A few months ago, local musician/artist/stained glass revisionist/good guy, Davey Hooligan and I were sitting at the bar in Sluggos waiting for a show to begin when all of a sudden….out of nowhere….we started talking about……music. We talked about some crazy stuff and some crazy people, but one of the most interesting things I remember from our conversation was his statement that Bloomington, Indiana is now the home to an exploding punk scene.

And just a few months later, one Bloomington outfit and another band representing Austin, Texas brought their tour  to the stage of Sluggos in Pensacola, Florida for a diverse mix of Russian surf music Texas cooked punk and local genre exploding hip hop lyricism.

“Crisis Hotlines” started the night with fast songs and quick-witted banter with the audience.  Carried by Dave (bass) and Rhett (drums), lead singer/guitarist Cory seemed to have just as much fun talking with the audience as they did playing for them. The set finished on a serious note as Dave organized a group hug with audience and band members to share his wish that everyone keep a close friend who was involved in an accident in their thoughts and prayers.

Following the Austin trio were Bloomington’s very own, “Moscow, Moscow, Moscow.”  Dressed in red, white, and black themed attire replete with white sunglasses and matching ushankas, the Indiana duo cranked out a set of USSR inspired surf music. Think Dick Dale and Stalin with a healthy sense of humor. While “Red Sonja” fired away lyrics on her microphone and commandeered superior control over her tank-beast Rickenbacker guitar, drummer, “Dennis The Red Menace” pummeled away at his kit. In the style of true rock n roll performers of the past, The Red Menace would give a brief (yet loud) introduction to every song they played that night. The Cold War has officially left the building.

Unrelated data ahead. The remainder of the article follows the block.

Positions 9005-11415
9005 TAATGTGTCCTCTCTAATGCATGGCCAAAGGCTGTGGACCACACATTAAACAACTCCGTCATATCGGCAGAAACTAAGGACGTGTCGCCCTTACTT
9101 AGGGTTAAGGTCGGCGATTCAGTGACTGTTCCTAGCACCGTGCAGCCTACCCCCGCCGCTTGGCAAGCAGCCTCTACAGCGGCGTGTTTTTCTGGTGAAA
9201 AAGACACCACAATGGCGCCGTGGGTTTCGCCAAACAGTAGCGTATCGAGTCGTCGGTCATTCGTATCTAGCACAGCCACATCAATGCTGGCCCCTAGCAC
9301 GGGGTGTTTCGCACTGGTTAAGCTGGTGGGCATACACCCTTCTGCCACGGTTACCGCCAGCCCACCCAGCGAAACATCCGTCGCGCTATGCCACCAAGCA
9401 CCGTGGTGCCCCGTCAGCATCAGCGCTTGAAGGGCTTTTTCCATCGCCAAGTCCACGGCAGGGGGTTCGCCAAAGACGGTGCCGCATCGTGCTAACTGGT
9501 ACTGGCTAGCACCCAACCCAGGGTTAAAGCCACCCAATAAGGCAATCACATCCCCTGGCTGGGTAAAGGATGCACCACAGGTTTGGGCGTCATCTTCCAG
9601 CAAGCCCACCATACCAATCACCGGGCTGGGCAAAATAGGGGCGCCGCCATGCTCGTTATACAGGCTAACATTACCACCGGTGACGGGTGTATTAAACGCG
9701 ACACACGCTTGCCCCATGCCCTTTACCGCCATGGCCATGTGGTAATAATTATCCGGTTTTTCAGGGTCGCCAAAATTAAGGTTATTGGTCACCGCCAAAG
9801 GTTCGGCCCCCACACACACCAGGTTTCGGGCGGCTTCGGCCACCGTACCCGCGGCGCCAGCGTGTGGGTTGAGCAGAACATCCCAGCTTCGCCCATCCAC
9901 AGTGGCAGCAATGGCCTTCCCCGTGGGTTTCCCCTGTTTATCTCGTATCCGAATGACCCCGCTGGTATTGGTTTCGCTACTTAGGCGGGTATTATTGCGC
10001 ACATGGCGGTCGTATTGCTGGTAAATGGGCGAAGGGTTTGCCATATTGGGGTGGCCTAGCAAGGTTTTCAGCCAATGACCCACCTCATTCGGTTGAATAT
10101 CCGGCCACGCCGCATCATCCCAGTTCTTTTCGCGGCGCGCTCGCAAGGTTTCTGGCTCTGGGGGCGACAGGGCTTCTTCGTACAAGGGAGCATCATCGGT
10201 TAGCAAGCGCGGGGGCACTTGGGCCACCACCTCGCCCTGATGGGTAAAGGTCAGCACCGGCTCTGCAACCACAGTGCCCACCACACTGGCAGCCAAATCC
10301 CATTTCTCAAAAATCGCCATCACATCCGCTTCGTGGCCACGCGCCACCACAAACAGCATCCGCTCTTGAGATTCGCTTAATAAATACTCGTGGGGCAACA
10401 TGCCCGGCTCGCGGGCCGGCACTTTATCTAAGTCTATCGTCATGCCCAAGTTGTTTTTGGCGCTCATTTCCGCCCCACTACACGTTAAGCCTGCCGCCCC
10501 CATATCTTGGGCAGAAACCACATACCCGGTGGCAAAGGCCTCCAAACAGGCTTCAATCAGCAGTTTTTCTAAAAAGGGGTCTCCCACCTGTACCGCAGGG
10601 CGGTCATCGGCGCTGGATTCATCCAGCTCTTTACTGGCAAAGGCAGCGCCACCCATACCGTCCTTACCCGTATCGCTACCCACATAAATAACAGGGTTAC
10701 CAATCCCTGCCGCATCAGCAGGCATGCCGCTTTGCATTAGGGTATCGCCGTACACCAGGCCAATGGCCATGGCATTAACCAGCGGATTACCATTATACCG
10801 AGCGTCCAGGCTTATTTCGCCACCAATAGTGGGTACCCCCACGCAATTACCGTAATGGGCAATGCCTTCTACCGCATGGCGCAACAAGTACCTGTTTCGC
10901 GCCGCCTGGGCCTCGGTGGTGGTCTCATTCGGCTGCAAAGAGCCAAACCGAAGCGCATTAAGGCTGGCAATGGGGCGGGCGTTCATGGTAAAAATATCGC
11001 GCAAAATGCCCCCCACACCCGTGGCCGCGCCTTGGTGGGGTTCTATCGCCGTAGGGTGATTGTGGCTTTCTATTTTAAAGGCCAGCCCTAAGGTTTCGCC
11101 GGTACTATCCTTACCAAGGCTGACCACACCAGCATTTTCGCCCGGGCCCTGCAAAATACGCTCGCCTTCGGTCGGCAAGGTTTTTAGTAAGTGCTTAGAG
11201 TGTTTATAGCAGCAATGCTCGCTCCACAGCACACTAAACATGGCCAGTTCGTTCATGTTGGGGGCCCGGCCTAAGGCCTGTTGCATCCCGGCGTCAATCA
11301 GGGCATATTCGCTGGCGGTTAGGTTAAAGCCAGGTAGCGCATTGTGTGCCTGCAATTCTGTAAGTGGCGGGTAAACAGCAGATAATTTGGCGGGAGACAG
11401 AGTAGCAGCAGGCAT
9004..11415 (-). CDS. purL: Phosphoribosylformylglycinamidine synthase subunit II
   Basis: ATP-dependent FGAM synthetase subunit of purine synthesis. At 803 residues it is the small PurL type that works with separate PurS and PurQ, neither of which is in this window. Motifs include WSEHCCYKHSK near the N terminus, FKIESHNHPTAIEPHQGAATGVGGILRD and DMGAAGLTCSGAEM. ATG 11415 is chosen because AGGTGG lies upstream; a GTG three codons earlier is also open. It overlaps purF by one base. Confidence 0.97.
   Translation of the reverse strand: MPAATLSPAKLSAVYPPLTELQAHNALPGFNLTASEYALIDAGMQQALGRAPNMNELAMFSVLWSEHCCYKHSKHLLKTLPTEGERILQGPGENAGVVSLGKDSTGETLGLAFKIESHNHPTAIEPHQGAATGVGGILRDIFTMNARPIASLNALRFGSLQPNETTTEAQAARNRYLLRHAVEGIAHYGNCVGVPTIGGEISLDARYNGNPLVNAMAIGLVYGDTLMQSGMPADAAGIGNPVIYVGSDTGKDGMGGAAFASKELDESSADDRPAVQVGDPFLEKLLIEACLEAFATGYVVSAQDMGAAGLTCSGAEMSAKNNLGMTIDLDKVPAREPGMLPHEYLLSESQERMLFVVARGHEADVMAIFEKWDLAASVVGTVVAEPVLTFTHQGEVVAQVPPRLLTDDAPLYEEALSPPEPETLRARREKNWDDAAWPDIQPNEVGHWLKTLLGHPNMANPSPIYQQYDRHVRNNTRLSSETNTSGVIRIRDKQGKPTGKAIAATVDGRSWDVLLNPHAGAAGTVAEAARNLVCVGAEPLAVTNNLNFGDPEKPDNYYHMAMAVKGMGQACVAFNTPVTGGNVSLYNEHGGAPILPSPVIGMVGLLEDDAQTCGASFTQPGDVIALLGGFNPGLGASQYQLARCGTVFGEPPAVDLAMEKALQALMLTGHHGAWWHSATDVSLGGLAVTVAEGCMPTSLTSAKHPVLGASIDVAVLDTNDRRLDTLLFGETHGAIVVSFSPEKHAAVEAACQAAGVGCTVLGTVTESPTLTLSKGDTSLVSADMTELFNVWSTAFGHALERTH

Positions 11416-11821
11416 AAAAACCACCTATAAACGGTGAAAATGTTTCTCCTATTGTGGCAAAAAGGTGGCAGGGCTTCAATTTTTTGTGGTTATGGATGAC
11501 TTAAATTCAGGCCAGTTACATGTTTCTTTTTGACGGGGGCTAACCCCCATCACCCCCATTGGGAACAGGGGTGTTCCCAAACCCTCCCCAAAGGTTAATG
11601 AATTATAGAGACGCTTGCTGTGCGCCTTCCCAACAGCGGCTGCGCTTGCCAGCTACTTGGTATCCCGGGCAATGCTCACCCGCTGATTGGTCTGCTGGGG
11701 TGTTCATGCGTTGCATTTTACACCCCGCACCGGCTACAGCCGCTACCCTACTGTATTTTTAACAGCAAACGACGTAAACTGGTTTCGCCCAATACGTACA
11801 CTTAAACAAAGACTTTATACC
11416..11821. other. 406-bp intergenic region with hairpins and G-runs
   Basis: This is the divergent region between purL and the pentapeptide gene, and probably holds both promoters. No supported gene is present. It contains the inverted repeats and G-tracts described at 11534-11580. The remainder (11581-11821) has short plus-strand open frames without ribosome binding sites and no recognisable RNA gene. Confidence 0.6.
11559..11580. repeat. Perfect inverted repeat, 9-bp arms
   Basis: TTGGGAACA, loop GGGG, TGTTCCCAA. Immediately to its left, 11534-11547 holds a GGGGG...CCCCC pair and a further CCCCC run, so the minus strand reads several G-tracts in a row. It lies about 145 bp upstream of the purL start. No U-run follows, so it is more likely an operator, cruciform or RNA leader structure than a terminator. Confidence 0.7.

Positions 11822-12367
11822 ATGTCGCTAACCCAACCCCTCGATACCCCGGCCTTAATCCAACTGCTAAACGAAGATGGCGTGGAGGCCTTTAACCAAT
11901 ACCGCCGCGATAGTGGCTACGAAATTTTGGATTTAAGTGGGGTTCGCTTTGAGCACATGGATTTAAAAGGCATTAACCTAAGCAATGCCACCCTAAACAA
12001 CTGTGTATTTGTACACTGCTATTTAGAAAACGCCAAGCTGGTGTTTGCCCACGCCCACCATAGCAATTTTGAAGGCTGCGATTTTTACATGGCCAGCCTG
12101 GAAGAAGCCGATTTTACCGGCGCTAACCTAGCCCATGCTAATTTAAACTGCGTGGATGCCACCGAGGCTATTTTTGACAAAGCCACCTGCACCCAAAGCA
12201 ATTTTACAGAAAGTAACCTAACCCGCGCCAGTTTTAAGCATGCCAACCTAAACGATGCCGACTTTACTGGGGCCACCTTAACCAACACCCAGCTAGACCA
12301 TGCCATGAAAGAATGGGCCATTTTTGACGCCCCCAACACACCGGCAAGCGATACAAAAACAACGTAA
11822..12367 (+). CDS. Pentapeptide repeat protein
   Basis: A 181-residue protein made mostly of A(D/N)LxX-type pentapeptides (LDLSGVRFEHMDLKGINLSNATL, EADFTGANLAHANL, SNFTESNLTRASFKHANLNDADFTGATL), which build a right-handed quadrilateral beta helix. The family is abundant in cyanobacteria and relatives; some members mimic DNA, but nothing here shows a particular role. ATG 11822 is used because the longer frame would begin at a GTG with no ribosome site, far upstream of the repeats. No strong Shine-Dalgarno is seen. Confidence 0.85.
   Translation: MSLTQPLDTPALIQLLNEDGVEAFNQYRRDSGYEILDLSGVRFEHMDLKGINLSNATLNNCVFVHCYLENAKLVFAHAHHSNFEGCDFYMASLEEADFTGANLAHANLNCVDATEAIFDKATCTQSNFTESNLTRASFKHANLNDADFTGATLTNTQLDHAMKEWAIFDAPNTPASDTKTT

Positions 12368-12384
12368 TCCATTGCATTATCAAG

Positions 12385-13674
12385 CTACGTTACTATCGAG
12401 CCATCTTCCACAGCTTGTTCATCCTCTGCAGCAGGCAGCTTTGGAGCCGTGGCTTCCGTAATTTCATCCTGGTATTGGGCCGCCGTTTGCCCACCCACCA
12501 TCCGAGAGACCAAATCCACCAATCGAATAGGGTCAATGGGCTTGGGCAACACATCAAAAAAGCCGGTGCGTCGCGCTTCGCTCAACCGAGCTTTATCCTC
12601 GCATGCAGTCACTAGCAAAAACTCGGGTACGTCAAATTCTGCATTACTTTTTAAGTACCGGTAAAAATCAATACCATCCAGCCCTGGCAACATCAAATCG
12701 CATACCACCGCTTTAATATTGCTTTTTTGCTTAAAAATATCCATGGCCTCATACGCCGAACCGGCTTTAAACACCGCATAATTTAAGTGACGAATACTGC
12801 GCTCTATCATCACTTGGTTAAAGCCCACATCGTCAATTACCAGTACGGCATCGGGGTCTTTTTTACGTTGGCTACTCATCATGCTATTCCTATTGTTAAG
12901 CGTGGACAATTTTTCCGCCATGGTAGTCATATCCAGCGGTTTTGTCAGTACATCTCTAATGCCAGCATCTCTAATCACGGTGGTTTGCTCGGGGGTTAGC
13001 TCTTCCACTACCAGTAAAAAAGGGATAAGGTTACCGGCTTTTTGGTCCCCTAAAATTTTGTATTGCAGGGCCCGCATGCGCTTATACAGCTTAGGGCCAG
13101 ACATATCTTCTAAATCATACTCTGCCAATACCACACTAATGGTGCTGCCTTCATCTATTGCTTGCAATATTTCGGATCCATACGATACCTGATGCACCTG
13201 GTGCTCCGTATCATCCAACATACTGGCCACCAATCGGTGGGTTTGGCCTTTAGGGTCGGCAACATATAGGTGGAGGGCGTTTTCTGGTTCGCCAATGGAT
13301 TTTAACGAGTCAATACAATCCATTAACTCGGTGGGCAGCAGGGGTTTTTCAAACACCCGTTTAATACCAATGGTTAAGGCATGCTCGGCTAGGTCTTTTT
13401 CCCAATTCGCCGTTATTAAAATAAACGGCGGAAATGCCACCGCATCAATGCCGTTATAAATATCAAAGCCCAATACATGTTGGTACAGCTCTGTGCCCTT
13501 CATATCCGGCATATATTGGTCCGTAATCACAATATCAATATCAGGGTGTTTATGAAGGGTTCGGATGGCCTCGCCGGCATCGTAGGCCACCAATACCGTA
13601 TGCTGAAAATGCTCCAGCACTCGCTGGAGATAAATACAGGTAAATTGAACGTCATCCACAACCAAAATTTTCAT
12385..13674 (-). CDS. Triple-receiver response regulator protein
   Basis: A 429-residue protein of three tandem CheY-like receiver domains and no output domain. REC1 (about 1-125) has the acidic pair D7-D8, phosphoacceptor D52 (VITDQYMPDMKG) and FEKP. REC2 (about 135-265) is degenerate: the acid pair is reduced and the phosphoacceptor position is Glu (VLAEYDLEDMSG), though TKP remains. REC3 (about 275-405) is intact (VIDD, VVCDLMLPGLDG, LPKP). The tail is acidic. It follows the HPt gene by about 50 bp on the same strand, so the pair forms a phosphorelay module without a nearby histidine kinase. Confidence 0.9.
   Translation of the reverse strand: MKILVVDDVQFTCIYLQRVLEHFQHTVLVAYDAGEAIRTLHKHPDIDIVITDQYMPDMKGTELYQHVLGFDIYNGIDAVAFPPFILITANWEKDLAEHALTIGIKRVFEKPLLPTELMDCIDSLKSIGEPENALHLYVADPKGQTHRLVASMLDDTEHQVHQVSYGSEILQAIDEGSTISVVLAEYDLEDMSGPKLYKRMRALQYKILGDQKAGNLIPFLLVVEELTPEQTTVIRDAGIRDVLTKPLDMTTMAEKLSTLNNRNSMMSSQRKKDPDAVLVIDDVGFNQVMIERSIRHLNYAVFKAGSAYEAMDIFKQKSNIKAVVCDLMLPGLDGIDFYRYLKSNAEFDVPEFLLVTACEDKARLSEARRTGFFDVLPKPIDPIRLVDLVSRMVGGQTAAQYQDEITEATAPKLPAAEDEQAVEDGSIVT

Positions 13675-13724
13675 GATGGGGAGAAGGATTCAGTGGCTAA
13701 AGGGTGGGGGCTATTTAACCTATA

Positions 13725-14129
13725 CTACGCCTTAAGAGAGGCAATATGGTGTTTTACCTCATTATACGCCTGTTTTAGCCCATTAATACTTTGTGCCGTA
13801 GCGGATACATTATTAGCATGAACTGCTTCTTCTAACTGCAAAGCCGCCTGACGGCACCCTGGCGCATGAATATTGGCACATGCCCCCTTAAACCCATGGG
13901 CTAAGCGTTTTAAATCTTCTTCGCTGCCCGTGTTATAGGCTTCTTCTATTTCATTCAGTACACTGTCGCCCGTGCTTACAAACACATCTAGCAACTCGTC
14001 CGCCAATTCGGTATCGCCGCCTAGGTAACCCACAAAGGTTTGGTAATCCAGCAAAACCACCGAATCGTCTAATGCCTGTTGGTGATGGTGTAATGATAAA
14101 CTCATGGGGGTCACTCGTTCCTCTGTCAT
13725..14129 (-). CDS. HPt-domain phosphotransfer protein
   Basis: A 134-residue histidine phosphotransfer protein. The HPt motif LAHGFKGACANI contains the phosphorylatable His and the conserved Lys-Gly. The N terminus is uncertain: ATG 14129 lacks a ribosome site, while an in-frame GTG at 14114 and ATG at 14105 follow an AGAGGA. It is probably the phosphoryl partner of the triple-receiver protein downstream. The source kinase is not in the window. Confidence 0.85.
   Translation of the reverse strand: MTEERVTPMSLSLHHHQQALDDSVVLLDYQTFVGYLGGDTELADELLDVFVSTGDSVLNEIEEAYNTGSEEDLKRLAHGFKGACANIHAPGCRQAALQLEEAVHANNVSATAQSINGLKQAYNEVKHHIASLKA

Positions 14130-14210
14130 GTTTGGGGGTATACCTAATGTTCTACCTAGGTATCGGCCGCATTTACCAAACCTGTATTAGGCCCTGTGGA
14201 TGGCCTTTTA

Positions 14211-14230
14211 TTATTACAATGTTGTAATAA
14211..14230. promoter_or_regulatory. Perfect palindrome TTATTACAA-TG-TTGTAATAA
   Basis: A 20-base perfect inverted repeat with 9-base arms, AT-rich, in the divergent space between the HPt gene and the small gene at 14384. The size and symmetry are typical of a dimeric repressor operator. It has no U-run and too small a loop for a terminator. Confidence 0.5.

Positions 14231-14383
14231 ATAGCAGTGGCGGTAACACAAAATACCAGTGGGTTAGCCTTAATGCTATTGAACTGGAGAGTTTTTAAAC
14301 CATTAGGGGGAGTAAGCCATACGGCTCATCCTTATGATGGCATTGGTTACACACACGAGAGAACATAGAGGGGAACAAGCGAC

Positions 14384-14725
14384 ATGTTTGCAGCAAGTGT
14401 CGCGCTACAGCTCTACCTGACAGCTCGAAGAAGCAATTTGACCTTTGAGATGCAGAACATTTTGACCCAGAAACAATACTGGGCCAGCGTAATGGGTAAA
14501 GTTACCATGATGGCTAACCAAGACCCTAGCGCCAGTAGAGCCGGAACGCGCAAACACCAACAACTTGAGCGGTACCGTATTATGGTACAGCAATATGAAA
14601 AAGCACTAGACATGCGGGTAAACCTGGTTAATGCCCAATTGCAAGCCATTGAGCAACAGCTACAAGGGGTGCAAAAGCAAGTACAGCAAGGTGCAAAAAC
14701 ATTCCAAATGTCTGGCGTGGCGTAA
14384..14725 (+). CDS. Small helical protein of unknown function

To put a wild exclamation point to the night, the show concluded with Pensacola’s own Paul the P Funk Fresh and his crazy rapping talents. Having seen Paul perform in “The Preemies” in the early part of the millennium, I was well aware of his entertainment skill. In an audience where the women outnumbered the guys by, at least 4 to 1, Paul knew how to deliver the goods with his own brand of charm, insane humor and flow.

– Michael L. Smith